Found 4 days, 13 hours ago on PhilSci Archive
  5. 507237.604859
    The uneducated person blames others for their failures; those who have just begun to be instructed blame themselves; those whose learning is complete blame neither others nor themselves.1 So says Epictetus, spelling out one tenet of Stoic thought: that blame, whether of oneself or another, has no place in a life wisely lived. To blame is unhealthy and dispensable. This tenet long endeared me to Stoicism. For I was, for many years, what Peter Graham calls a ‘blame sceptic’. That is not to say that I resiled from blaming. Rather, I blamed and then reproached myself for doing so. Since reproaching entails blaming, I thereby compounded my felony. And then, reproaching myself for compounding my felony, I compounded it some more.
    Found 5 days, 20 hours ago on John Gardner's site
  6. 789105.604876
    The combination of panpsychism and priority monism leads to priority cosmopsychism, the view that the consciousness of individual sentient creatures is derivative of an underlying cosmic consciousness. It has been suggested that contemporary priority cosmopsychism parallels central ideas in the Advaita Vedānta tradition. The paper offers a critical evaluation of this claim. It argues that the Advaitic account of consciousness cannot be characterized as an instance of priority cosmopsychism, points out the differences between the two views, and suggests an alternative positioning of the Advaitic canon within the contemporary debate on monism and panpsychism.
    Found 1 week, 2 days ago on PhilPapers
  7. 846940.604889
    It is almost unanimously accepted in the moral luck literature that Kant denies resultant moral luck—that is, he denies that the lucky consequence of a person’s action can affect how much praise or blame she deserves. Philosophers often point to the famous good will passage at the beginning of the Groundwork to justify this claim. I argue, however, that this passage does not support Kant’s denial of resultant moral luck. Subsequently, I argue that Kant allows agents to be morally responsible for certain kinds of lucky consequences. Even so, I argue that it is unclear whether Kant ultimately endorses resultant moral luck. The reason is that Kant does not write enough on moral responsibility for consequences to determine definitively whether he thinks that the lucky consequence for which an agent is morally responsible can add to her degree of praiseworthiness or blameworthiness. The clear upshot, however, is that Kant does not deny resultant moral luck.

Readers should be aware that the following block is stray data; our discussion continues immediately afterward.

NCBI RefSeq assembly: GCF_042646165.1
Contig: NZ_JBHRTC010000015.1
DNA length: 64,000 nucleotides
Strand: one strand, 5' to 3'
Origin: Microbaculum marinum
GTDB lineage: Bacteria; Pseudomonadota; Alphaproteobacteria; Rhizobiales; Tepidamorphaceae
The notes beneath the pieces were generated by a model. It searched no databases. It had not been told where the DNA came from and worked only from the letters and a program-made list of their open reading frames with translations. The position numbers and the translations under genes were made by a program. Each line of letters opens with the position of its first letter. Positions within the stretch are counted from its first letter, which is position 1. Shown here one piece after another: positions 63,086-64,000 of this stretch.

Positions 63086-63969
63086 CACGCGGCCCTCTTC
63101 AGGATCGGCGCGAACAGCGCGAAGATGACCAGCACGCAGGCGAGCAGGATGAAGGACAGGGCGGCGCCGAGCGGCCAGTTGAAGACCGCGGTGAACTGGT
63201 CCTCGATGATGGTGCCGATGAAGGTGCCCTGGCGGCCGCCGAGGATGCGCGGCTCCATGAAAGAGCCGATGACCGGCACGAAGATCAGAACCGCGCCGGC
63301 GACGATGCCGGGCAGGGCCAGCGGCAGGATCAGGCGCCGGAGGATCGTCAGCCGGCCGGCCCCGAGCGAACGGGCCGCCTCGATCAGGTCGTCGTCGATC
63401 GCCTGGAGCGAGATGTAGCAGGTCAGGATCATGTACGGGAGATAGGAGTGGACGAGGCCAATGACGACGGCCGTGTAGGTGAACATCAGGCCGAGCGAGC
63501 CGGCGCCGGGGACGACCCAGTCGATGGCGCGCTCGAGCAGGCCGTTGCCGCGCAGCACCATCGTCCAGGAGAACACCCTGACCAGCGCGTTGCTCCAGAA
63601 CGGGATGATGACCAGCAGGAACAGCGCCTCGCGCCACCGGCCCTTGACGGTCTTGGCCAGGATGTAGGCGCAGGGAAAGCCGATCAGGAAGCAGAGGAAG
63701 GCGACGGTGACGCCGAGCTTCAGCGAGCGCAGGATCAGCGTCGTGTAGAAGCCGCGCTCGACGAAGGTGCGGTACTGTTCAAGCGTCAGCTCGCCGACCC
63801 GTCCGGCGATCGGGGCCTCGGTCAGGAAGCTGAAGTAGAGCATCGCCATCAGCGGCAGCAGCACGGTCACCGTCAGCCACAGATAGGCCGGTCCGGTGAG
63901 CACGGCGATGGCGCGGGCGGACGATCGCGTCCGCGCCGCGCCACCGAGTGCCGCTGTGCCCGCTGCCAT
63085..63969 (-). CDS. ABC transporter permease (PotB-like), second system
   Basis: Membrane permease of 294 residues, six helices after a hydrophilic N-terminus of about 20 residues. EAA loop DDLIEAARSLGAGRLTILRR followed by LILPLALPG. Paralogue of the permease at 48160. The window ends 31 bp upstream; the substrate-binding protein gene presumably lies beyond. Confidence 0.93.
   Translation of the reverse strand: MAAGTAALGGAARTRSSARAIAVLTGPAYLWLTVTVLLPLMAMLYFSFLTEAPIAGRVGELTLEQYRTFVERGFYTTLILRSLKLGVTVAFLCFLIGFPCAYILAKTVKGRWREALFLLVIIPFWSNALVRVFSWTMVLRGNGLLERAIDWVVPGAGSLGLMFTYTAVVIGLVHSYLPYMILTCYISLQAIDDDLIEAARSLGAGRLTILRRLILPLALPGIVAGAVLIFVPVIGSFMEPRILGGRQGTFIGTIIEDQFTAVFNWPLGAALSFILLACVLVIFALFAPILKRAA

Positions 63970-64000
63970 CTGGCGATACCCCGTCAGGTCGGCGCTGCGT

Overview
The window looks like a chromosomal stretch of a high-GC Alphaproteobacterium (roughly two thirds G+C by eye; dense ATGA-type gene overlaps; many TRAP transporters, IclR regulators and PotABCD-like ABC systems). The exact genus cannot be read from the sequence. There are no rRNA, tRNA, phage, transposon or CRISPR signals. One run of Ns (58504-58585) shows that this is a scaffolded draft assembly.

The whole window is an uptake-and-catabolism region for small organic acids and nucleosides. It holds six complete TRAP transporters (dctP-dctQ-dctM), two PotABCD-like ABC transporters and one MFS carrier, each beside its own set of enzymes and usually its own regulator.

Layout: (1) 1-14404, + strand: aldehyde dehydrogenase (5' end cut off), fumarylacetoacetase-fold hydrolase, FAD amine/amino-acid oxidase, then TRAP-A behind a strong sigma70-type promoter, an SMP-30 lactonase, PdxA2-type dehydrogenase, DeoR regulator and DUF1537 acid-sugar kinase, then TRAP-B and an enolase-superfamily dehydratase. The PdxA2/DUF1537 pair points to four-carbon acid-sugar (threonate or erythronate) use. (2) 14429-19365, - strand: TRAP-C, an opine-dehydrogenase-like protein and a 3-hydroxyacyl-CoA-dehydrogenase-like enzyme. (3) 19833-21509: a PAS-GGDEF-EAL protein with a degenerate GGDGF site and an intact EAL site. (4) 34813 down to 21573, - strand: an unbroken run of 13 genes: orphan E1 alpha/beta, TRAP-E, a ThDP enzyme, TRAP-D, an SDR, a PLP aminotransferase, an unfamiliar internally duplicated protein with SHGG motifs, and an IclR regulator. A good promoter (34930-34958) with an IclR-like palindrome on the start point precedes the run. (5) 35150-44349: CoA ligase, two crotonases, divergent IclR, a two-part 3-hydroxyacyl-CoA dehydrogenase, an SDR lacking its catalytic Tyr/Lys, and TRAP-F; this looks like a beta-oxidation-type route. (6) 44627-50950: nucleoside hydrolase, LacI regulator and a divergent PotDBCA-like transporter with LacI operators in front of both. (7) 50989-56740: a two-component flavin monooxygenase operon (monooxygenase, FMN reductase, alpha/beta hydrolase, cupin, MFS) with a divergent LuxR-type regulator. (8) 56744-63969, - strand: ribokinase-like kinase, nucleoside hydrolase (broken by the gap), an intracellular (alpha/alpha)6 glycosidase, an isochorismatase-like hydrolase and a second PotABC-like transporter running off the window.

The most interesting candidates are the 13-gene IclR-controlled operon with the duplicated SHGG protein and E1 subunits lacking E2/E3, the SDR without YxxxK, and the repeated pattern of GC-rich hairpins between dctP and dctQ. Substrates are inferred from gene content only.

Found 1 week, 2 days ago on PhilPapers
  8. 962657.604902
    In politics, representation is as representation does. Or – it is the contingent product of what is done with it, or in its name. Against this background, efforts by theorists to extract representation’s essence from its contexts and functions do not necessarily advance our understanding (Derrida 1982, 301). Likewise, neat distinctions between (e.g.) two or more types, forms or qualities of representation are common in democratic theory, but the practices which produce representation often traverse and disrupt static and neat distinctions. Consider the example of “self-appointed representation” (SAR) (Montanaro 2012) and its implied opposite “other-appointed representation” (OAR). SAR, to be representation, depends in some form on recognition by others. OAR, to be representation, depends on a presentation of a self adequate to representation. This is one instance of representation’s diverse and common liminal qualities, which see it traversing and complicating neat categorisations.
    Found 1 week, 4 days ago on PhilPapers
  9. 1020468.604916
    In his On the Genealogy of Morality Nietzsche famously discusses a psychological condition he calls ressentiment, a form of toxic, vengeful anger. In this paper, I offer a free-standing theory in philosophical psychology of what is characteristic of this state. My view takes some inspiration from Nietzsche, but this paper will not be a work of exegesis. In the process of developing my account, I will try to chart the terrain around ressentiment and closely-related and sometimes overlapping states (ordinary moral resentment, envy, vengefulness, anger, and the like) and also seek to explain what’s ethically objectionable as well as psychologically pernicious about ressentiment. Ressentiment, I shall contend in this paper, is not simply a ten dollar word substitutable for ‘resentment,’ though it is indeed a species of that genus. On the account I develop, the perception of being slighted, insulted, or demeaned figures centrally in cases of ressentiment.